How to make your diet more Mediterranean
By Christina Ross, Accredited Practising Dietitian (APD)
You’ve likely come across the Mediterranean diet, for its long list of well-researched health benefits (ie. improved longevity and brain health; reduced risk of obesity, high blood pressure, heart disease, type 2 diabetes and certain cancers). Here are 5 ways you can adopt a more Mediterranean style of eating:
- Crowd out your plate with plants. The Mediterranean diet is characterised by an abundance of natural, plant-based foods including vegetables, fruit, legumes, nuts and seeds. These foods are high in vitamins, minerals and antioxidants, while their high fibre content promotes satiety (satisfaction after eating), which can support weight management.
- Opt for wholegrains. Most of the grains consumed in a traditional Mediterranean diet are whole and minimally-processed including wholegrain bread, wholemeal pasta, brown rice and whole oats providing nutrients, including fibre, from all 3 layers of the unrefined grain.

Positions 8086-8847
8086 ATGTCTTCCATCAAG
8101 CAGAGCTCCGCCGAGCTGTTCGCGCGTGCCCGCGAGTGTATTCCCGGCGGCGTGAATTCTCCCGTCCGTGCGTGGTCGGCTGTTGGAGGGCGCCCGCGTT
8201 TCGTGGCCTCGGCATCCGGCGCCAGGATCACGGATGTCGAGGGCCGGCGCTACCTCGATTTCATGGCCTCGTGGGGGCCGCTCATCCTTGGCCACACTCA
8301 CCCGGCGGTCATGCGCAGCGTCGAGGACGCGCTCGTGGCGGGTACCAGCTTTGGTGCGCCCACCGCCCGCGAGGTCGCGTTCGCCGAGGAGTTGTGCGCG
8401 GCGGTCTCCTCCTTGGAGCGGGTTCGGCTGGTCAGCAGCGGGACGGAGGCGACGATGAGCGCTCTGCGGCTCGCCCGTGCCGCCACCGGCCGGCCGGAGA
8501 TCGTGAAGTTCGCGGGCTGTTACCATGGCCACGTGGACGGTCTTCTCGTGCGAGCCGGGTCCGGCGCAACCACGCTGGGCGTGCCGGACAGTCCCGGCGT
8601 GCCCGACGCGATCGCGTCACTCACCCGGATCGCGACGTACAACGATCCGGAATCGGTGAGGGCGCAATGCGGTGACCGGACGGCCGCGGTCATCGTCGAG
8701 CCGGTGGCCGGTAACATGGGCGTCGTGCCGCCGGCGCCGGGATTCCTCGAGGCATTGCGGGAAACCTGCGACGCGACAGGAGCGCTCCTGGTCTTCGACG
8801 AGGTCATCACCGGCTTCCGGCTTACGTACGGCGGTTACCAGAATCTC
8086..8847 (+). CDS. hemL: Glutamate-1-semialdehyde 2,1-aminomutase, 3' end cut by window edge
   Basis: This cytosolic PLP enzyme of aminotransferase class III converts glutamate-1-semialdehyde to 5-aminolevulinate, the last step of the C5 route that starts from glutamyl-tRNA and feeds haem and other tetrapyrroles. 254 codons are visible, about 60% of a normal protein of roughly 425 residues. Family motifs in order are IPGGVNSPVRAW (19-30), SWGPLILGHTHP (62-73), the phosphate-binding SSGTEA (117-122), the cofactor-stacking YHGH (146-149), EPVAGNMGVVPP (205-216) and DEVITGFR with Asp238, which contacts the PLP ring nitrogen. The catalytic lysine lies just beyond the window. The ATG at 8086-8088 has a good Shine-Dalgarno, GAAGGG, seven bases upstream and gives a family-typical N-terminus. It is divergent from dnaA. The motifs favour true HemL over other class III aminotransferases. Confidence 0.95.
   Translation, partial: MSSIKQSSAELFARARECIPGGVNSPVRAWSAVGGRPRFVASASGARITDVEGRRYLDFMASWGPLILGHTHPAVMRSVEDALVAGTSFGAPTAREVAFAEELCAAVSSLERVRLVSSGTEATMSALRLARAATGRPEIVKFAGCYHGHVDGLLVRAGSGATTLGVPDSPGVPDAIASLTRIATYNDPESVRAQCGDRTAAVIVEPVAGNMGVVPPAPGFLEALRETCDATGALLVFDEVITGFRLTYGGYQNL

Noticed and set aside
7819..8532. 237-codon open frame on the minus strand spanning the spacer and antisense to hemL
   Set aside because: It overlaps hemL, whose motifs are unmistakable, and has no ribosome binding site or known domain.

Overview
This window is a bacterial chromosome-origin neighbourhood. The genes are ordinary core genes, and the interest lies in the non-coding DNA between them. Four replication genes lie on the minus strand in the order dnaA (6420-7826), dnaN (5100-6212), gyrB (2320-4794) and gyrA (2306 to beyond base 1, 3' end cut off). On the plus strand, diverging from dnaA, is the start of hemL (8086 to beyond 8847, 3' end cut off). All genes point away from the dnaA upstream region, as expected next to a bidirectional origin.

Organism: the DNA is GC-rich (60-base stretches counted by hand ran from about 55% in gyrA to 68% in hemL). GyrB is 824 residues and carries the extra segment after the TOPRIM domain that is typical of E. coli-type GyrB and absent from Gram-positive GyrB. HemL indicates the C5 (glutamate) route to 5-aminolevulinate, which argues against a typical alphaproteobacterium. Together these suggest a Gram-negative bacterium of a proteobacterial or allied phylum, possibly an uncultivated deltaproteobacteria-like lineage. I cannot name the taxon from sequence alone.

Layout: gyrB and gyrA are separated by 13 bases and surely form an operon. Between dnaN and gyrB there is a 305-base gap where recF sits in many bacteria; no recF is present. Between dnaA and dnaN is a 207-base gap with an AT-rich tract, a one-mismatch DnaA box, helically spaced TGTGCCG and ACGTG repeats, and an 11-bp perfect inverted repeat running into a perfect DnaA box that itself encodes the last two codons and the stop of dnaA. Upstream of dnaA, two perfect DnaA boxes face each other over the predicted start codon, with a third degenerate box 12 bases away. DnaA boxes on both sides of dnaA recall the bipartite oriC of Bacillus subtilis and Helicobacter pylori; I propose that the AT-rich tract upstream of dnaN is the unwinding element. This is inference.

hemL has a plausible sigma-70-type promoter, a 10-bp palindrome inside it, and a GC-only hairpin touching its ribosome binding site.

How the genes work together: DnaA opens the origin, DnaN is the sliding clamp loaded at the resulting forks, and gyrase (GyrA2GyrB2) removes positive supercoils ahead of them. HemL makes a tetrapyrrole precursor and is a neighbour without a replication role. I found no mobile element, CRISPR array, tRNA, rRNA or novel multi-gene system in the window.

- Stick to heart-healthy fats. The Mediterranean diet has a high ratio of monounsaturated fats (MUFA) to saturated fats, as olive oil replaces other sources of fats, including butter, margarine and lard.
- Enjoy more oily fish. Oily fish (eg. salmon, tuna, sardines) is a good source of omega-3 fatty acids (EPA and DHA), which can reduce risk of heart attack and stroke, so aim to include these foods in your diet 2-3 times per week.
- Keep red meat portions small, lean and less frequent. Replace fatty and processed meats with fish, lean poultry, eggs and plant-based options (eg. legumes, nuts) in main meals.
As well as adopting the ‘what to eat’ principles of a Mediterranean diet, you might like to incorporate some of the ‘how to eat’ practices common in many Mediterranean cultures – with others, at a table, mindfully, slowly – for additional health benefits and greater enjoyment of your meal.